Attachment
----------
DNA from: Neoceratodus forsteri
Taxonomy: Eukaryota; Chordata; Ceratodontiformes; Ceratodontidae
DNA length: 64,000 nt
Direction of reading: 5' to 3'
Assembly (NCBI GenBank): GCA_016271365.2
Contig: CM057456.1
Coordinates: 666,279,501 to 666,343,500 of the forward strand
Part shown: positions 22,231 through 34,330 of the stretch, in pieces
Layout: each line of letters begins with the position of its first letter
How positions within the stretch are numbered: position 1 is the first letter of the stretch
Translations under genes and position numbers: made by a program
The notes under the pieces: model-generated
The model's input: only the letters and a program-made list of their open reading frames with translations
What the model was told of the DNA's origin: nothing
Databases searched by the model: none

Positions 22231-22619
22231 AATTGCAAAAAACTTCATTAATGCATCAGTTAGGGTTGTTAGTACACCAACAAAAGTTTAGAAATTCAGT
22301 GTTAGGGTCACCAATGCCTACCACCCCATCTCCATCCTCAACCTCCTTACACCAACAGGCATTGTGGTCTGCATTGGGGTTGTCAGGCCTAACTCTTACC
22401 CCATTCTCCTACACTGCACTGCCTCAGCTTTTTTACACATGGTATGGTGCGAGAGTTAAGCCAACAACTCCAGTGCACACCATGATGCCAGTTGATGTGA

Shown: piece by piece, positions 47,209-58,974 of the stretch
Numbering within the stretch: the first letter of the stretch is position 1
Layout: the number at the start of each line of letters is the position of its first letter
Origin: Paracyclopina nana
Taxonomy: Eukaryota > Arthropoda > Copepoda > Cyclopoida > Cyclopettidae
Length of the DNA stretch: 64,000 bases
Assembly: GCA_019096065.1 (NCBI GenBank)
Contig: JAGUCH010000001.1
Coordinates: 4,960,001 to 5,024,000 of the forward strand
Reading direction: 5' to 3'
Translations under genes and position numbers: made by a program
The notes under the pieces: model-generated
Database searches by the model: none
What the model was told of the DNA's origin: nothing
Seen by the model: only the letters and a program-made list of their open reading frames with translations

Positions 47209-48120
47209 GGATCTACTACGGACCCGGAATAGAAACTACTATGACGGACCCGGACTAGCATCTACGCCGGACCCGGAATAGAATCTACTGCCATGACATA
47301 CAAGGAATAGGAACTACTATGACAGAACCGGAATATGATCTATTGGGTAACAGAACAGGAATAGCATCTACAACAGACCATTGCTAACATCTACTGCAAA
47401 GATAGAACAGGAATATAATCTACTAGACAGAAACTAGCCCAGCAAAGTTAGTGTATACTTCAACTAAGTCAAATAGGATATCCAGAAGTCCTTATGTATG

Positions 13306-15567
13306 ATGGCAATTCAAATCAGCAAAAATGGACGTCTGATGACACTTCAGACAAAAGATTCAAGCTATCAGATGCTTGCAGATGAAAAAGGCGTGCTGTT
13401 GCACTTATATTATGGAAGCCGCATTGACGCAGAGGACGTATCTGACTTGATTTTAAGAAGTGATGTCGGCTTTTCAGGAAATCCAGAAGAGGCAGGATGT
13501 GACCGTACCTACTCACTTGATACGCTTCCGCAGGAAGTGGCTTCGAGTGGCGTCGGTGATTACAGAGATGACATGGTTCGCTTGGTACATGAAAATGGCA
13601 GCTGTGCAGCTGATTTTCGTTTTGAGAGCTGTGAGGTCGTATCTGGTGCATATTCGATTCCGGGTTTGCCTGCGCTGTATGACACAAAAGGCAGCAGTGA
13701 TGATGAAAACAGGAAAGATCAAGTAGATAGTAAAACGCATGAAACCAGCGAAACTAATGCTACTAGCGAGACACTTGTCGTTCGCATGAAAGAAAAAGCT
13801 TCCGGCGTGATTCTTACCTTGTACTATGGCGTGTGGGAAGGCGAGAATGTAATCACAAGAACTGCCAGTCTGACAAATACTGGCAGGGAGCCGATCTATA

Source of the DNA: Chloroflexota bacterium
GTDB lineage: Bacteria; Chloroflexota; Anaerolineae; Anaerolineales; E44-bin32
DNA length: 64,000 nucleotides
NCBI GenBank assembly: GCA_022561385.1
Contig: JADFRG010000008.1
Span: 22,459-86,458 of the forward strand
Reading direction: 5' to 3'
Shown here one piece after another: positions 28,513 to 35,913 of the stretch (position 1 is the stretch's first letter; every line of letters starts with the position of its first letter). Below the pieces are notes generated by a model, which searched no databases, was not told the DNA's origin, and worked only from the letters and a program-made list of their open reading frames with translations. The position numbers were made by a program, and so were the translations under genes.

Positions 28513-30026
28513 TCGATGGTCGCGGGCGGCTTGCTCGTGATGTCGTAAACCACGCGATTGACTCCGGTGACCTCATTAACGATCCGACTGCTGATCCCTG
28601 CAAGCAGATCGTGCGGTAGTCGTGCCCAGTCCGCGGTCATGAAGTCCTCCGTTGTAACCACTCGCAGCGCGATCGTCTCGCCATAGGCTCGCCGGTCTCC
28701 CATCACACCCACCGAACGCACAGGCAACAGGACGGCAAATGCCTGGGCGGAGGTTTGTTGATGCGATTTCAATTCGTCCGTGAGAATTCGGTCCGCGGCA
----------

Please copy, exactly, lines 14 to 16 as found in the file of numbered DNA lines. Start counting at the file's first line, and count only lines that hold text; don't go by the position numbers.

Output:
What the model was told of the DNA's origin: nothing
Databases searched by the model: none

Positions 22231-22619